Though we may long to escape our time and place, we would actually be unhappy in any other era or situation.That seems to be the moral of today’s Shoe Fairy Tale, “The Shoes of Fortune,” a substantial fantasy by Hans Christian Andersen.
The first section of “The Shoes of Fortune” tells of a gentleman who mistakenly dons a pair of shoes that have been enchanted by a handmaiden of Dame Fortune. These shoes will magically transport the wearer ” to the place or the period in which he most wishes to be.” As he has just spent the evening praising the middle ages as superior to his own era, our fellow walks out of the party and into the dark ages.
He commences on a terror-filled evening of stumbling around a town he no longer recognizes, encountering thatched roofs, fields where his house should be, and burghers who think he’s speaking Russian due to his strange requests.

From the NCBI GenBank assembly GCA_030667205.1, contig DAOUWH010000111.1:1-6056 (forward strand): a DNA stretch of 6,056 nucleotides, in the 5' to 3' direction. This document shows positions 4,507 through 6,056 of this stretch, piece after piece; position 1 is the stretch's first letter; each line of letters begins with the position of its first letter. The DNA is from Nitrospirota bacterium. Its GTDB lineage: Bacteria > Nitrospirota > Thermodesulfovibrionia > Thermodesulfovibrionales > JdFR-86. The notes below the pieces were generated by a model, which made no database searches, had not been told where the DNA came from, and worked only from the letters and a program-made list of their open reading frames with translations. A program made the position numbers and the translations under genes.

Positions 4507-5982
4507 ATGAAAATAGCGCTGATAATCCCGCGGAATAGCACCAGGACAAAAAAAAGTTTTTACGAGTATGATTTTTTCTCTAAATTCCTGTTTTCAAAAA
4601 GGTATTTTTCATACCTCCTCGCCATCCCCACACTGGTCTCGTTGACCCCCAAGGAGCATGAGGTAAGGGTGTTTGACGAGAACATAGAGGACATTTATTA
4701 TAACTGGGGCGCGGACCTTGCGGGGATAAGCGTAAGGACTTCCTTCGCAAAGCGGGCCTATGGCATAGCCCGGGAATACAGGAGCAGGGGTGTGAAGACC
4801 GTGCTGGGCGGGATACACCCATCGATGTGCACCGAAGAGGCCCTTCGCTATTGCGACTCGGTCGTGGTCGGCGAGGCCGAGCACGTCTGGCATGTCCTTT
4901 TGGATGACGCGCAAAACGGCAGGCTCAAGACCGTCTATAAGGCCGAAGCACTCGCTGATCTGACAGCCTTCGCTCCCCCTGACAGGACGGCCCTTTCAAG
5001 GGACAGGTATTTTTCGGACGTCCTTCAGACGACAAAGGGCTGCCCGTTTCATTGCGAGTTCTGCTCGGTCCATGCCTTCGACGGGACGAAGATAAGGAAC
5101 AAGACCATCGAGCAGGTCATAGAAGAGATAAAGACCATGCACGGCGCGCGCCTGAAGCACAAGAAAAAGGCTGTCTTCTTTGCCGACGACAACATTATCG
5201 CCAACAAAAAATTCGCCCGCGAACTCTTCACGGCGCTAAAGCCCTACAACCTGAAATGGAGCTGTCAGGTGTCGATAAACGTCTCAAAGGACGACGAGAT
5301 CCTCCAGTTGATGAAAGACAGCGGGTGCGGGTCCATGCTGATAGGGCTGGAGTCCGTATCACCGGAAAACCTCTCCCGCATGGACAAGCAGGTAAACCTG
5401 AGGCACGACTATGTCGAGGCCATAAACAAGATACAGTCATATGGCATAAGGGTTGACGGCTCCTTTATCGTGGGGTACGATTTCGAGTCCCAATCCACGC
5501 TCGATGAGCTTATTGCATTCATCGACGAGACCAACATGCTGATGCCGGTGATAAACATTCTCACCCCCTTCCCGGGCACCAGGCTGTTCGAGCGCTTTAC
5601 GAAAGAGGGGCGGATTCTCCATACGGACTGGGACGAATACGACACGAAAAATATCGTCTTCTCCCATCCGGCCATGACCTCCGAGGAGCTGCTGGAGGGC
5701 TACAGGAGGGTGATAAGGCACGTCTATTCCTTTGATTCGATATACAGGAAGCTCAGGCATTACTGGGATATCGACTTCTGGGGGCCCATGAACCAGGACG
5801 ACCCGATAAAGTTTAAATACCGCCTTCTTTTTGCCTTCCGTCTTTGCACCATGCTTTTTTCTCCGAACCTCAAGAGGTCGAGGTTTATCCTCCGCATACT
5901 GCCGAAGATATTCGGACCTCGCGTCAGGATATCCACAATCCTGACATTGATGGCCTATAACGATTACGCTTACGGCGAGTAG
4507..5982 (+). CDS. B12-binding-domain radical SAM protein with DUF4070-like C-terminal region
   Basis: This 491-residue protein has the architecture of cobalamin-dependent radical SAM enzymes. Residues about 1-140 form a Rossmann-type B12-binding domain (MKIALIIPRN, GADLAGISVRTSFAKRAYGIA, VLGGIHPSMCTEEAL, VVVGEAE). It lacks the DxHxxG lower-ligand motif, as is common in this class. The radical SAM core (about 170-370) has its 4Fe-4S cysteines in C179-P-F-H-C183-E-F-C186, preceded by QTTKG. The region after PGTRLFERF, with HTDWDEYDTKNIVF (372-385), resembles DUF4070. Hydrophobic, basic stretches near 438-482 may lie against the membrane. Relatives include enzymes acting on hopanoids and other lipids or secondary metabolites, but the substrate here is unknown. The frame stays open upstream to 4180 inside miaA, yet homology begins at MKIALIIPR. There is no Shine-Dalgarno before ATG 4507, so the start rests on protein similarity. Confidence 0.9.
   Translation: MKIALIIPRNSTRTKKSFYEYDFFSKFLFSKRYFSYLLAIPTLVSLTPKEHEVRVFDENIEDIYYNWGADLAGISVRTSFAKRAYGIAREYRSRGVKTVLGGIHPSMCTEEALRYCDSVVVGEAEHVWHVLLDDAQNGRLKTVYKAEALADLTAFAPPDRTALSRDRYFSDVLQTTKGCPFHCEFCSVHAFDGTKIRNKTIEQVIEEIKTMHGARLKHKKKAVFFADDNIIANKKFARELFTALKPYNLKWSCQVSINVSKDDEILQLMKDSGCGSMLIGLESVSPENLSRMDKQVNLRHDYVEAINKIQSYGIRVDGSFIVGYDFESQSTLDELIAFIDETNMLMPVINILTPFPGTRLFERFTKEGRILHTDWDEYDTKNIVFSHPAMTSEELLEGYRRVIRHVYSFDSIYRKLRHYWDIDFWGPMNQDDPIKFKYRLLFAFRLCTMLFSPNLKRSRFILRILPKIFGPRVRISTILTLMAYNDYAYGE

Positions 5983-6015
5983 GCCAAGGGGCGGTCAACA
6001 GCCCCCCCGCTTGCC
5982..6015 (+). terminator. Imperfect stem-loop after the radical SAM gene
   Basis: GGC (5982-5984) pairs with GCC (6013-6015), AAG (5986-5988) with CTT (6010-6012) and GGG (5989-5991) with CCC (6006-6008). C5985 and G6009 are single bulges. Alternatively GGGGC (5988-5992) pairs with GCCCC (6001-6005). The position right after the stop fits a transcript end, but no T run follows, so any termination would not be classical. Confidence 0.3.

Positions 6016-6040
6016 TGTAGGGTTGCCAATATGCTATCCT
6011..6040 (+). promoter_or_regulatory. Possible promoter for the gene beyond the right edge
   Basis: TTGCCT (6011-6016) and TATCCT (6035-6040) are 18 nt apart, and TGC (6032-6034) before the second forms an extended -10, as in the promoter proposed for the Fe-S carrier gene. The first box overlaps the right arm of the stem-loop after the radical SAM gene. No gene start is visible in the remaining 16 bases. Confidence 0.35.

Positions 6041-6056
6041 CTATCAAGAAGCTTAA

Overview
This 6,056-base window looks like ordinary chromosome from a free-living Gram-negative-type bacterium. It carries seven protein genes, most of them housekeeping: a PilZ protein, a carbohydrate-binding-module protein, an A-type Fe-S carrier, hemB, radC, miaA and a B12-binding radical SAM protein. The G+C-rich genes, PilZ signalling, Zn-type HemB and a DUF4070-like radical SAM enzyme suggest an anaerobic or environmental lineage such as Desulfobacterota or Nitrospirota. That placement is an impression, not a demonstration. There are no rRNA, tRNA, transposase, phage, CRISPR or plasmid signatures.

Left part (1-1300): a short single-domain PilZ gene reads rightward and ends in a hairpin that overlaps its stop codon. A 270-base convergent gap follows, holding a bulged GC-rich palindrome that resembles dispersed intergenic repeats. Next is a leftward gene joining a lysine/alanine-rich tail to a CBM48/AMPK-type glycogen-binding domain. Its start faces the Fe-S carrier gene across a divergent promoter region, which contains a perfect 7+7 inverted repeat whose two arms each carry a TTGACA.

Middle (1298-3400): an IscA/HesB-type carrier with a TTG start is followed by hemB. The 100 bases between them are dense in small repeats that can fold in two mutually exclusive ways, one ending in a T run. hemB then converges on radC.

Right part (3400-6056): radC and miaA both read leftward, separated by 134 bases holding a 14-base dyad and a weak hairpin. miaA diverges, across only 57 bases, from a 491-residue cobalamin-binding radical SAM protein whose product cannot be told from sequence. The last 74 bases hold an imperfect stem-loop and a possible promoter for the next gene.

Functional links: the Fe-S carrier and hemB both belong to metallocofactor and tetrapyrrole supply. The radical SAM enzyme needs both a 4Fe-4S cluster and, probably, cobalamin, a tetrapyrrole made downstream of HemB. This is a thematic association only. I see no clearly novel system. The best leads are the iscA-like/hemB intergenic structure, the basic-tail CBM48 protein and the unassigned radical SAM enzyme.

The magical shoes are finally pulled off, and the gentleman returns to his time– and renewed contentment. Subsequent sections of “The Shoes of Fortune” follow more characters who learn that the sudden fulfillment of wishes often brings disappointment and heartbreak.
The lesson I derive from “The Shoes of Fortune” is that true happiness comes from inner peace, not wealth or power. The automatic fulfillment of any wish– even for shoes–won’t result in long-term happiness. (Still, a new pair of shoes can bring a fantastic temporary pick-me-up.)
Which modern shoes might H.C. Andersen choose for his story? I vote for Hunter Originals, shown above. Andersen’s magical shoes were galoshes which a retinue of dreamers stepped into for protection from the damp. Hunter’s original wellies will certainly fulfill that duty– and they might just make your dreams of fashionable winter garb come true.
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